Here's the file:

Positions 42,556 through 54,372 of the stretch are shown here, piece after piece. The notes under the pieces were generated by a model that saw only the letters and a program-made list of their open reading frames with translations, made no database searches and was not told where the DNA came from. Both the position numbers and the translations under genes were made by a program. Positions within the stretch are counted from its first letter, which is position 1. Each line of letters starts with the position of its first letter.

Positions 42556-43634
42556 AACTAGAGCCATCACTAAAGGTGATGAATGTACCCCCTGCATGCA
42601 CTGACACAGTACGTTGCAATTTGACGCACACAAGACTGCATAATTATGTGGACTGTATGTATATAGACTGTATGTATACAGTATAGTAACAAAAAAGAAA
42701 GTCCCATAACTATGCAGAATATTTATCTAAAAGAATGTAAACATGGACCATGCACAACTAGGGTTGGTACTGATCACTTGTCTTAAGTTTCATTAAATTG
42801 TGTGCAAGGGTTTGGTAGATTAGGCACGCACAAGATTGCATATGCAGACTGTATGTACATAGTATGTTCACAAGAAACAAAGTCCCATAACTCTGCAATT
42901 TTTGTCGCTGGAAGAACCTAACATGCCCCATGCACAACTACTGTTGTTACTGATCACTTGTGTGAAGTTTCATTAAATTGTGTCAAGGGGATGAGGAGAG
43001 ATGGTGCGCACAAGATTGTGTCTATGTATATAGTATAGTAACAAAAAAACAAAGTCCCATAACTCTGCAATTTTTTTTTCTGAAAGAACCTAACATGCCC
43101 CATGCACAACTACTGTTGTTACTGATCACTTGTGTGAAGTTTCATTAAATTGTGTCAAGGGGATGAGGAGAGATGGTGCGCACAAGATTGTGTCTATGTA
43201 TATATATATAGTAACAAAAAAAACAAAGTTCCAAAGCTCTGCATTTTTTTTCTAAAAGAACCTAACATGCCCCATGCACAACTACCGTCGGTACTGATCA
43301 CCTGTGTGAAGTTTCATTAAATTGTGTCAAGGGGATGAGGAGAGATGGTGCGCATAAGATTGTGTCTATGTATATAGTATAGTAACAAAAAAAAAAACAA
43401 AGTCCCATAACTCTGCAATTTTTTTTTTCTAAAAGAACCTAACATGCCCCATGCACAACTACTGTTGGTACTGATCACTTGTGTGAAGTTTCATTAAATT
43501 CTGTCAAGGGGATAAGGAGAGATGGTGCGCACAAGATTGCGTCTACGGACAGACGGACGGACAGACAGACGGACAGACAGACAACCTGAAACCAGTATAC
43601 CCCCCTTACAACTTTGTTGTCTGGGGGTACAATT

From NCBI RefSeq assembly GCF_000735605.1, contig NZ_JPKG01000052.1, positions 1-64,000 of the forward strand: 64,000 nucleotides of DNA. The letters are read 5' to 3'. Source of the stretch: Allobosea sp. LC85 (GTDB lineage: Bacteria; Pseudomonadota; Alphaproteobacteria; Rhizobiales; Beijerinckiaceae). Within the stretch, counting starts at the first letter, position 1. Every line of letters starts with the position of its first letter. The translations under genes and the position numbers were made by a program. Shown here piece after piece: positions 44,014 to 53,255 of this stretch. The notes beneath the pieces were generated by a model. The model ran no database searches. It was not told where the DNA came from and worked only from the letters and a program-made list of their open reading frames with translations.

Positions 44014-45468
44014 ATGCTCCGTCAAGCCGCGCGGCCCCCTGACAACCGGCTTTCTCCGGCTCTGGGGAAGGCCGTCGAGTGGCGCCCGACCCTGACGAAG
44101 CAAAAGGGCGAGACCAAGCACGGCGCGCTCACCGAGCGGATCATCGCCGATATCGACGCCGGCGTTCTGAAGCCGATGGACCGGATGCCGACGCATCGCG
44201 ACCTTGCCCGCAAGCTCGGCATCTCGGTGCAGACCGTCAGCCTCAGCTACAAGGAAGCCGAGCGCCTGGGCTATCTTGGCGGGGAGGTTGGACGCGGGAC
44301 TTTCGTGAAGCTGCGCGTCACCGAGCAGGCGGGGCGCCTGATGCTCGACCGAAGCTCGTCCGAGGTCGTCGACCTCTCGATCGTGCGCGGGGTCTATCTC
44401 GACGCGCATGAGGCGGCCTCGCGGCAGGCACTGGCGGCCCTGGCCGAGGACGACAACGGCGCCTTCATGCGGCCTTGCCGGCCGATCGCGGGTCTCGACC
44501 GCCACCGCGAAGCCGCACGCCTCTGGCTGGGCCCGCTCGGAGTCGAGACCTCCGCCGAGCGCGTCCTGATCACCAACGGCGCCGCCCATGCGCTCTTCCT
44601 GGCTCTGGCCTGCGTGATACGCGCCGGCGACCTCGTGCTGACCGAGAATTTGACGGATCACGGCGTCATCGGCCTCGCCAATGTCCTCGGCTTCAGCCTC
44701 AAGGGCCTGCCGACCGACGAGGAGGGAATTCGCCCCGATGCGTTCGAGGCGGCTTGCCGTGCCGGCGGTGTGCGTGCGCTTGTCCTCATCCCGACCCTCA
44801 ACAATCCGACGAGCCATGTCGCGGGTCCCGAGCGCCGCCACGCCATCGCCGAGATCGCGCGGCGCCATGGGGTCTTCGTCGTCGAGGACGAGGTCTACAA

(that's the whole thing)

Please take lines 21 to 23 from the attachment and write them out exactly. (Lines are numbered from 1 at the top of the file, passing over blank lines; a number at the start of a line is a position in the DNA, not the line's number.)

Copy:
44401 GACGCGCATGAGGCGGCCTCGCGGCAGGCACTGGCGGCCCTGGCCGAGGACGACAACGGCGCCTTCATGCGGCCTTGCCGGCCGATCGCGGGTCTCGACC
44501 GCCACCGCGAAGCCGCACGCCTCTGGCTGGGCCCGCTCGGAGTCGAGACCTCCGCCGAGCGCGTCCTGATCACCAACGGCGCCGCCCATGCGCTCTTCCT
44601 GGCTCTGGCCTGCGTGATACGCGCCGGCGACCTCGTGCTGACCGAGAATTTGACGGATCACGGCGTCATCGGCCTCGCCAATGTCCTCGGCTTCAGCCTC